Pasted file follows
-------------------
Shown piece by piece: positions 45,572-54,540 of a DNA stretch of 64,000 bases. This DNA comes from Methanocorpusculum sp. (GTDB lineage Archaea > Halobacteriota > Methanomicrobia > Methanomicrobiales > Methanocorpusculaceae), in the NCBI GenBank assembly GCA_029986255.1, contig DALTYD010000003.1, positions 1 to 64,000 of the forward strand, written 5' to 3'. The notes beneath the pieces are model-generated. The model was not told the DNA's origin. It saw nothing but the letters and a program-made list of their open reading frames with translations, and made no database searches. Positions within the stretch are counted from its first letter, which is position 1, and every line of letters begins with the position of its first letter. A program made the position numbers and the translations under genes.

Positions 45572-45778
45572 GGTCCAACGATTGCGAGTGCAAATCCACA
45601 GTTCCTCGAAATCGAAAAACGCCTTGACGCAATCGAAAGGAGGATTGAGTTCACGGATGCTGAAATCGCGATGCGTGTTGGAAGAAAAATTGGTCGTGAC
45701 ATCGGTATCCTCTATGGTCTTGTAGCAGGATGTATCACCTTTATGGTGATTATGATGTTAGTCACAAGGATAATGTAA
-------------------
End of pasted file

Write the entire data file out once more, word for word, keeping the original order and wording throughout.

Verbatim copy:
Shown piece by piece: positions 45,572-54,540 of a DNA stretch of 64,000 bases. This DNA comes from Methanocorpusculum sp. (GTDB lineage Archaea > Halobacteriota > Methanomicrobia > Methanomicrobiales > Methanocorpusculaceae), in the NCBI GenBank assembly GCA_029986255.1, contig DALTYD010000003.1, positions 1 to 64,000 of the forward strand, written 5' to 3'. The notes beneath the pieces are model-generated. The model was not told the DNA's origin. It saw nothing but the letters and a program-made list of their open reading frames with translations, and made no database searches. Positions within the stretch are counted from its first letter, which is position 1, and every line of letters begins with the position of its first letter. A program made the position numbers and the translations under genes.

Positions 45572-45778
45572 GGTCCAACGATTGCGAGTGCAAATCCACA
45601 GTTCCTCGAAATCGAAAAACGCCTTGACGCAATCGAAAGGAGGATTGAGTTCACGGATGCTGAAATCGCGATGCGTGTTGGAAGAAAAATTGGTCGTGAC
45701 ATCGGTATCCTCTATGGTCTTGTAGCAGGATGTATCACCTTTATGGTGATTATGATGTTAGTCACAAGGATAATGTAA